The fourth one is learning the meaning and pronunciation of words or vocabulary. Vocabulary’s really important and introducing new vocabulary words. Breaking them apart so that the child can decode those words once they learn how to do CVC (consonant vowel consonant words)
The next and the last is acquiring strategies to understand and remember and communicate what is read. Like reading comprehension strategies.
All of those strategies are extremely important as you begin to teach your child. When you’re going through the reading process with him or her you want to choose a quiet place. You want to make the reading enjoyable. Maintain the flow, meaning don’t interrupt when they’re reading and make it very positive. Find books that they can access and have 1 or 2 words they might be struggling with. If the child is always having to be corrected then that book is not a good fit for them. So you want to find a text that they can read fairly easy, but has a couple of challenging words in it. Always be positive when you’re teaching them to read. Success is the key. Again if they can feel confident in reading something over and over than that builds their confidence and then they will have a desire to keep reading. They won’t want to shut down.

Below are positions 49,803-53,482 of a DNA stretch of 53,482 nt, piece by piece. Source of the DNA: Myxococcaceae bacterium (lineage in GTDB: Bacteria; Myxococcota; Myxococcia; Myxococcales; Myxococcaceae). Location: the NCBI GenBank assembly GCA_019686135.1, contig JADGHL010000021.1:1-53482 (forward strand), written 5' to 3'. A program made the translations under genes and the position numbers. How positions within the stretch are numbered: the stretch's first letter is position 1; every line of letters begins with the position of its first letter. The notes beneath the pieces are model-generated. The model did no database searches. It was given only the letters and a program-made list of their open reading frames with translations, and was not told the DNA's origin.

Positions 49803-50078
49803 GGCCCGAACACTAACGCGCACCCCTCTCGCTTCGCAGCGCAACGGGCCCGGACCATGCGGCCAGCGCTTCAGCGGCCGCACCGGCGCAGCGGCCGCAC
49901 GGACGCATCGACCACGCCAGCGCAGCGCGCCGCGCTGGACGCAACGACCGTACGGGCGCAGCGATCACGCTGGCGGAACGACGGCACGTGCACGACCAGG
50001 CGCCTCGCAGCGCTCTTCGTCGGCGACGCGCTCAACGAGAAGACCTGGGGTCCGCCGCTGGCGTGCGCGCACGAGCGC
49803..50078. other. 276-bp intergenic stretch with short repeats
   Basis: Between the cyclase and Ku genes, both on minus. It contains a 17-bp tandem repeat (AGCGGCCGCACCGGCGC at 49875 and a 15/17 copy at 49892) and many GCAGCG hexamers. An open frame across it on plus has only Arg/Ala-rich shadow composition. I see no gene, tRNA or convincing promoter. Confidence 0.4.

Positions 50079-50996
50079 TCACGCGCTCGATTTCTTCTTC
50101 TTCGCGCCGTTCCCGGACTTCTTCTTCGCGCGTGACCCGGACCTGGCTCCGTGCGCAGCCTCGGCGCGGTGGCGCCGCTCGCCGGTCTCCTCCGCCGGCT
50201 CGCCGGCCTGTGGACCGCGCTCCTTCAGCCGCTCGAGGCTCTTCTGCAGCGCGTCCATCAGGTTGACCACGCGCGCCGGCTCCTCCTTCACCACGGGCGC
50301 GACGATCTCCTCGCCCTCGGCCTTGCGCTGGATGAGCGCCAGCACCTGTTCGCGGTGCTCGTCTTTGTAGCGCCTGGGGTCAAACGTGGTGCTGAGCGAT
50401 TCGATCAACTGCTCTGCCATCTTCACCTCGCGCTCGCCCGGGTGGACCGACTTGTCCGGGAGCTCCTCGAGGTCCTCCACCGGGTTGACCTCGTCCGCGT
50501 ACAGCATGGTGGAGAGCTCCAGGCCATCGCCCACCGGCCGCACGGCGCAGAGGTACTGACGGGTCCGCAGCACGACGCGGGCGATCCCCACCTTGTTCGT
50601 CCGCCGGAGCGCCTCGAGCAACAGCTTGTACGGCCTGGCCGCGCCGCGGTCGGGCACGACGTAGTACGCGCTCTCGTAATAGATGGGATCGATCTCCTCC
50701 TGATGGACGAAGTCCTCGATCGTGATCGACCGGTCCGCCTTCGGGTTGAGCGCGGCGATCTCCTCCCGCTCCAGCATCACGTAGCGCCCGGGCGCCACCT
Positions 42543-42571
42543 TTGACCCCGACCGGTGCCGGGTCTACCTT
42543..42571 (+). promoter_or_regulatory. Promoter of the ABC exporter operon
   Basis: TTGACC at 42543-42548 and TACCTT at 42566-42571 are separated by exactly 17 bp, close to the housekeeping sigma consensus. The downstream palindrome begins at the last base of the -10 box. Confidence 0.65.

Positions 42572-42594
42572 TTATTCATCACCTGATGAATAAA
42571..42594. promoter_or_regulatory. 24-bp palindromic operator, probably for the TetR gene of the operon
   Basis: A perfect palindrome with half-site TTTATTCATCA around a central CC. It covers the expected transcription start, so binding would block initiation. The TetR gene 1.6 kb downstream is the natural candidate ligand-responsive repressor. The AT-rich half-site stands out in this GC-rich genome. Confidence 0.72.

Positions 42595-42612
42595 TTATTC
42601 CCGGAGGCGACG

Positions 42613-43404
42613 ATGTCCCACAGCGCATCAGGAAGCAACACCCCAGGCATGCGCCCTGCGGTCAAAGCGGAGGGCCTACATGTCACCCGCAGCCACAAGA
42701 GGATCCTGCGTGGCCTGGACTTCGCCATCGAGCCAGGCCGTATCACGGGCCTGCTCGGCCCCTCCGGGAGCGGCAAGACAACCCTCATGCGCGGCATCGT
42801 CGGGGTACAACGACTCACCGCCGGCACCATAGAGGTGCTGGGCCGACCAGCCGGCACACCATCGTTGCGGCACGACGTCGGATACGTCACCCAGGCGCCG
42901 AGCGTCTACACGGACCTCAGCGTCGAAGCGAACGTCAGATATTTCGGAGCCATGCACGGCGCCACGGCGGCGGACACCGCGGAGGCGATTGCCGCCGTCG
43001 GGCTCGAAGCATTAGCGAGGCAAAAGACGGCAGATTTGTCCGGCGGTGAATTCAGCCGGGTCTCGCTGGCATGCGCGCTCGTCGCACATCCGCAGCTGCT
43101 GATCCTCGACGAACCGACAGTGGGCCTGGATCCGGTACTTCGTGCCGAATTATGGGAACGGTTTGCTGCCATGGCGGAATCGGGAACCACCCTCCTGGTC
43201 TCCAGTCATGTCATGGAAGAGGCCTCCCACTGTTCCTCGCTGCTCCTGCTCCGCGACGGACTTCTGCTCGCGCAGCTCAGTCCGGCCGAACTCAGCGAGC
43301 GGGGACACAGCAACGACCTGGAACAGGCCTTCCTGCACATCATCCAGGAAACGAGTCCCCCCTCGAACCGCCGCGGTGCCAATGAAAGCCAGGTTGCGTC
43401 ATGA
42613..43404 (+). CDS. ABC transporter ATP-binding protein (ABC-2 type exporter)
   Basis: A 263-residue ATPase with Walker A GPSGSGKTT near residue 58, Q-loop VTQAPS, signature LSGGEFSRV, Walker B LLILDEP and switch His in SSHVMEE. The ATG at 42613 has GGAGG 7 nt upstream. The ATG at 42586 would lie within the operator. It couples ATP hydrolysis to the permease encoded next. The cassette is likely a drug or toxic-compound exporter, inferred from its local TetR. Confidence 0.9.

Take them to the library regularly and let them pick out their own books. Kids get so excited about picking out their own books. Talk about books. Read a book together with your child. Like you could read the same books and then discuss what happened in the books. You can discuss some incident, for example say, “Hey wasn’t that cool what happened in chapter 1?”. That’s a good way to connect with kids. And then variety. A lot of variety to get them to see what kinds of books they like to read.
I hope you enjoyed part one of the interview. You can continue on to part two HERE.
© Jamila Alqarnain and Muslim Homeschool Blog, 2015. Unauthorized use and/or duplication of this material without express and written permission from this blog’s author and/or owner is strictly prohibited. Excerpts and links may be used, provided that full and clear credit is given to Jamila Alqarnain and Muslim Homeschool Blog with appropriate and specific direction to the original content.